2018 ICM book updates

Dear Delegates many of you are still waiting to receive a hard copy of the ICM book. The 5000 copies we had are all accounted for at this point. We are planning to have 300-400 copies of the book for distribution at the AAOS either in some of our industry partners’ booth or during off-site activities like the ICM symposium that will be held on Thursday evening at Venetian. In addition, some copies will be distributed in European meetings this month. We hope you will be able to get your hands on a copy soon.

Very sorry if we were unable to get you a copy. We distributed the books on first come first served basis and have ran out of the hard copies at this point. We may consider a second print run in the future.

Please note that the entire document (and the soon to come translations) are available on the App (ICMPhilly) and also the website (www.icmphilly.com).


Paper of the week: Continuous Antibiotic Therapy Can Reduce Recurrence of Prosthetic Joint Infection in Patients Undergoing 2-Stage Exchange.

Paper of the week: Continuous Antibiotic Therapy Can Reduce Recurrence of Prosthetic Joint Infection in Patients Undergoing 2-Stage Exchange. Ascione T, Balato G, Mariconda M, Rotondo R, Baldini A, Pagliano P. J Arthroplasty. 2018 Dec 20. pii: S0883-5403(18)31218-X. doi: 10.1016/j.arth.2018.12.017

Summary and editorial by Sreeram Penna

The main aim of this observational cohort study is to compare infection recurrence in patients who had continuous antibiotic therapy versus antibiotic holiday period prior to reimplantation following two-stage revision for periprosthetic joint infection (PJI). Researchers also analyzed factors associated with poor outcome in patients undergoing two-stage revision procedure who had normalization of serum markers and improvement of symptoms prior to reimplantation. All patients in the study had two weeks of intravenous antibiotics followed by six weeks targeted oral antibiotics.

A total of 196 patients were included in the study. 110 patients had continuous antibiotic therapy prior to reimplantation, and 82 patients had an antibiotic holiday. Overall 169 (86%) patients had a favorable outcome, and 14% had PJI recurrence. In the group that had continuous antibiotics, the cure rate was 91% (104/110) versus 79% (65/82) in patients who had antibiotic holiday prior to reimplantation, and this result was statistically significant (p=0.029). Further analysis revealed that the cure rate was significantly (p=0.02) better in immunocompromised patients receiving continuous antibiotics (41/46, 89%) versus patients who had an antibiotic holiday (20/31, 65%). Immunocompromised patients included those with diabetes, liver cirrhosis, autoimmune disease, and those who were on immunosuppressive medication.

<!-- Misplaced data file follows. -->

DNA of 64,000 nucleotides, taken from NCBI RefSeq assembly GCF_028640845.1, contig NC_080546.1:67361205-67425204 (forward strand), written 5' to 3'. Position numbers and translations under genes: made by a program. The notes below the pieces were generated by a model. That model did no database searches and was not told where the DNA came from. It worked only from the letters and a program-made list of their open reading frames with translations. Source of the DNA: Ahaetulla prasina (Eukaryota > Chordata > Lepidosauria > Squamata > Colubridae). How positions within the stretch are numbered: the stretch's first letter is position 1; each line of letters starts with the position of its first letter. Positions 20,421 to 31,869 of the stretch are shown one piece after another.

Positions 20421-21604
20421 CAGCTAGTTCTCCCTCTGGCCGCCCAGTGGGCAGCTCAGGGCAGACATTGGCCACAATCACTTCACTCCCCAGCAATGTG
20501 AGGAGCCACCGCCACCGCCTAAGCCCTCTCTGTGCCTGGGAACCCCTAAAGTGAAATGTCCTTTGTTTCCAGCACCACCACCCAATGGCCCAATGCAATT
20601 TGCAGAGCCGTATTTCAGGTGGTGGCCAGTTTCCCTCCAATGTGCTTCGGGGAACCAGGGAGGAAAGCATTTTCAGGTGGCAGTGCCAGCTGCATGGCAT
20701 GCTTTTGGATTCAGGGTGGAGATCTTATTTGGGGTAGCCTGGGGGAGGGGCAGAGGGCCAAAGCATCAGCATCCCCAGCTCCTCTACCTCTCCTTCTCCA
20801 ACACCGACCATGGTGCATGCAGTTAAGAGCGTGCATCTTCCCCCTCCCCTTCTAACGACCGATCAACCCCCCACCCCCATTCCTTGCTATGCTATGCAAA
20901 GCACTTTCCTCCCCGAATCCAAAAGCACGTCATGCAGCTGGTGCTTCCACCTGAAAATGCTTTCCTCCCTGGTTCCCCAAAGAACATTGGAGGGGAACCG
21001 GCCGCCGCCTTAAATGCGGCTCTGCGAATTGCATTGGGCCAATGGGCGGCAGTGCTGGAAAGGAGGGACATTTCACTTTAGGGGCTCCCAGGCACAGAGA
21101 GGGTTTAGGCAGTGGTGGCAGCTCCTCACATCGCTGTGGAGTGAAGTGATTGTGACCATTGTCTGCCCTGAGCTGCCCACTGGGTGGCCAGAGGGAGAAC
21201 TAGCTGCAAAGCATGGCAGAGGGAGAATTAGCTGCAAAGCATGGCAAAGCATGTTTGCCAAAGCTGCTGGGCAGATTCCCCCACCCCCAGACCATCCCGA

The study also found that serum markers, body mass index, and positive microbiology at reimplantation did not affect the overall outcome. Immunocompromised patients and culture-negative cases were associated with poor outcome following a two-stage procedure. Of the culture positive cases, patients with Gram-positive cultures had a better outcome compared to Gram-negative cases. In another study done by Herman et al., researchers found that CRP and other classic markers like synovial white cell count and PMN % performed poorly in identifying residual infection prior to reimplantation.[1] In addition as researchers noted in this study that antibiotic holiday was shown to have poor outcomes especially in immunocompromised patients, as conditions for bacterial regrowth are still present. This paper puts forth an important argument to continue antibiotic treatment until reimplantation. However further research is needed to identify the optimal time and predictive factors to calculate the success of reimplantation.


[1] Herman A, Albers A, Garbuz DS, Duncan CP, Masri BA. Classic Markers for Infection Perform Poorly in Predicting Residual Infection Prior to Reimplantation. Orthopedics 2019;42:34–40. doi:10.3928/01477447-20190103-03.


Consensus update: Summary from the Biofilm Workgroup published in Journal of Orthopaedic Research

Hi all,

We are pleased to announce that summary from the biofilm workgroup is published in the Journal of Orthopaedic Research. Please visit the link below to access it.

The 2018 International Consensus Meeting on Musculoskeletal Infection: Summary from the Biofilm Workgroup and consensus on Biofilm related Musculoskeletal Infections.

Biofilm study group: Kordo Saeed, Alex C. McLaren, Edward M. Schwarz, Valentin Antoci, William V. Arnold, Antonia F. Chen, Martin Clauss, Jaime Esteban, Vanya Gant, Edward Hendershot’ Noreen Hickok’ Carlos A. Higuera, Débora C. Coraça‐Huber, Hyonmin Choe, Jessica Amber Jennings, Manjari Joshi, William T. Li, Philip C. Noble, K. Scott Phillips, Paul S. Pottinger, Camilo Restrepo, Holger Rohde, Thomas P. Schaer, Hao Shen, Mark Smeltzer, Paul Stoodley, Jason C. J. Webb, Eivind Witsø.

Journal of Orthopaedic Research®
DOI 10.1002/jor.24229

ICM 2018 Biofilm Working Group